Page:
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Once Upon A Time in Mexico (15)



Review by: Jack Foley | Rating: Two

DVD SPECIAL FEATURES: Commentary by Robert Rodriguez; 8 deleted scenes with optional commentary; 'Inside Troublemaker Studios' featurette; 'The Anti-Hero's Journey' featurette; 'Film is Dead: An Evening with Robert Rodriguez' featurette; 'The Good, The Bad And The Bloody' FX featurette; 2 short films by Robert Rodriguez; Trailers.

JOHNNY Depp is the man who can do no wrong at the moment. Having transformed a potential Box Office dud into one of the hits of the year, in Pirates of the Caribbean, he now shamelessly steals the limelight in the latest Desperado movie, Once Upon A Time in Mexico.

The actor is, once again, on sublime form as a renegade CIA agent who forces Antonio Banderas’ vengeful El Mariachi out of hiding to sabotage an assassination plot against the president of Mexico, giving the type of performance which transforms what could have been a routine follow-up into one of the most effortlessly enjoyable romps of the year.

Once Upon A Time in Mexico is the concluding chapter of Robert Rodriguez’s Mariachi series and is a tribute to the kinds of movies that inspired the director to become a film-maker, such as Sergio Leone’s classic ‘spaghetti’ westerns, and George Miller’s post-apocalyptic adventure, The Road Warrior.

Yet while the film certainly operates on a vast scale, it ultimately fails to measure up to the giddy heights set by Leone’s Dollars trilogy and occasionally feels like a big, sprawling mess of an epic.

Rodriguez attempts to pack so much into the story that it is occasionally difficult to keep up, allowing his boyish sense of adventure to run into overdrive amid an orgy of brilliantly orchestrated violence.

Whether audiences will have a clue what is going on by the time proceedings reach their extravagant denouement remains to be seen, for this is one warped thrill-ride of an adventure that succeeds on sheer bravura alone.

And by keeping its tongue firmly in its cheek, the film never loses sight of the absurdity of its premise, a ploy which also works to its advantage.

The plot picks up some time after the events of Desperado, with El Mariachi now in self-imposed exile, and scarred by personal tragedy, yet called back into action by Depp’s scheming agent, Sands, to work the forthcoming assassination attempt, instigated by Willem Dafoe’s cartel kingpin, Barrillo, to his own advantage.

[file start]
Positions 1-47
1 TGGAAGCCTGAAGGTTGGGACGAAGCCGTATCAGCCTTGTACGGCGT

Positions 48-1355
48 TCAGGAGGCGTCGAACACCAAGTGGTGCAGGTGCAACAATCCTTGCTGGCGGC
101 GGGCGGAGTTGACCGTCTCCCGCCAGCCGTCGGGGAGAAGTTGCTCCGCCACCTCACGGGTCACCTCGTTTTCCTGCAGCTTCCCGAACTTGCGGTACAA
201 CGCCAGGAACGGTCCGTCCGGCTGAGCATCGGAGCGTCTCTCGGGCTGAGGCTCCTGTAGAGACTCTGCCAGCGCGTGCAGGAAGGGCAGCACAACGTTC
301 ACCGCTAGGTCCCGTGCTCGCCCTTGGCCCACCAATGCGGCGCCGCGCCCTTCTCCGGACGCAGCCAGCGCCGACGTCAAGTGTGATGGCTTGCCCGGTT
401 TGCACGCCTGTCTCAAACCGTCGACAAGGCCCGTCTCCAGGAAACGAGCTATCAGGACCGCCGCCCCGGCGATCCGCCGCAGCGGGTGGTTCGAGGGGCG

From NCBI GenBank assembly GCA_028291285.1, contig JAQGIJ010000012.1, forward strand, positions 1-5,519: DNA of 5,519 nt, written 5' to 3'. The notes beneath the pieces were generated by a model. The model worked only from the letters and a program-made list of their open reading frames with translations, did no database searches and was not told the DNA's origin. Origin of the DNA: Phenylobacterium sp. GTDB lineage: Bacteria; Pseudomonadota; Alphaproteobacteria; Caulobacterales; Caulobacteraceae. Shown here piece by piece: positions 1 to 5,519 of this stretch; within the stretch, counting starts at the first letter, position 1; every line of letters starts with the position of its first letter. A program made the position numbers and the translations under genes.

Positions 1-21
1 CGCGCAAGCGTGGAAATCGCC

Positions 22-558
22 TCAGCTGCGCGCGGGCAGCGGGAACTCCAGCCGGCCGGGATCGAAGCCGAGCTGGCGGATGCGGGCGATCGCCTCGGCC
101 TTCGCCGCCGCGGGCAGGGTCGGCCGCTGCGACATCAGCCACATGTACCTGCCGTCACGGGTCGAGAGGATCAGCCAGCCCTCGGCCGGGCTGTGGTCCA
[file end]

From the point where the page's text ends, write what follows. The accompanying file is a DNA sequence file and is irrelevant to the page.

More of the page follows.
What ensues is an elaborate tale of double cross and deception, as El Mariachi finds himself caught in the middle of a revolution in which no one can be trusted - not even the officials - and everyone has their own agenda.

As convoluted as things become, however, the real joy in Once Upon A Time lies in the audacity of its set pieces, as well as the way in which it trades on the familiar.

Rodriguez takes many of the same scenarios from Desperado and ups the ante considerably, with an escape from a hotel room, involving Banderas and Salma Hayek, one of many action highlights, as well as the opening storytelling sequence, in which the legend of El Mariachi is retold.

He also uses his cast very well, bringing back some actors (who had previously been killed off), such as Cheech Marin and Danny Trejo, as well as introducing the more heavyweight likes of Dafoe, Mickey Rourke and Ruben Blades to add gravitas to proceedings.

And his film also looks terrific, sumptuously shot to make the most of the Mexican landscapes and sunsets, while also using screen sirens Hayek and Eva Mendes to up the sexuality.

Yet as good as Banderas, Hayek and Rourke remain, it is Depp who lives longest in the memory, revelling in the opportunity to play a character so outrageously bad that audiences can’t help but root for him.

The last half hour, in particular, plays out like a deranged ballet of operatic gunplay in which Depp takes centre stage. He, like the film, is a blast.

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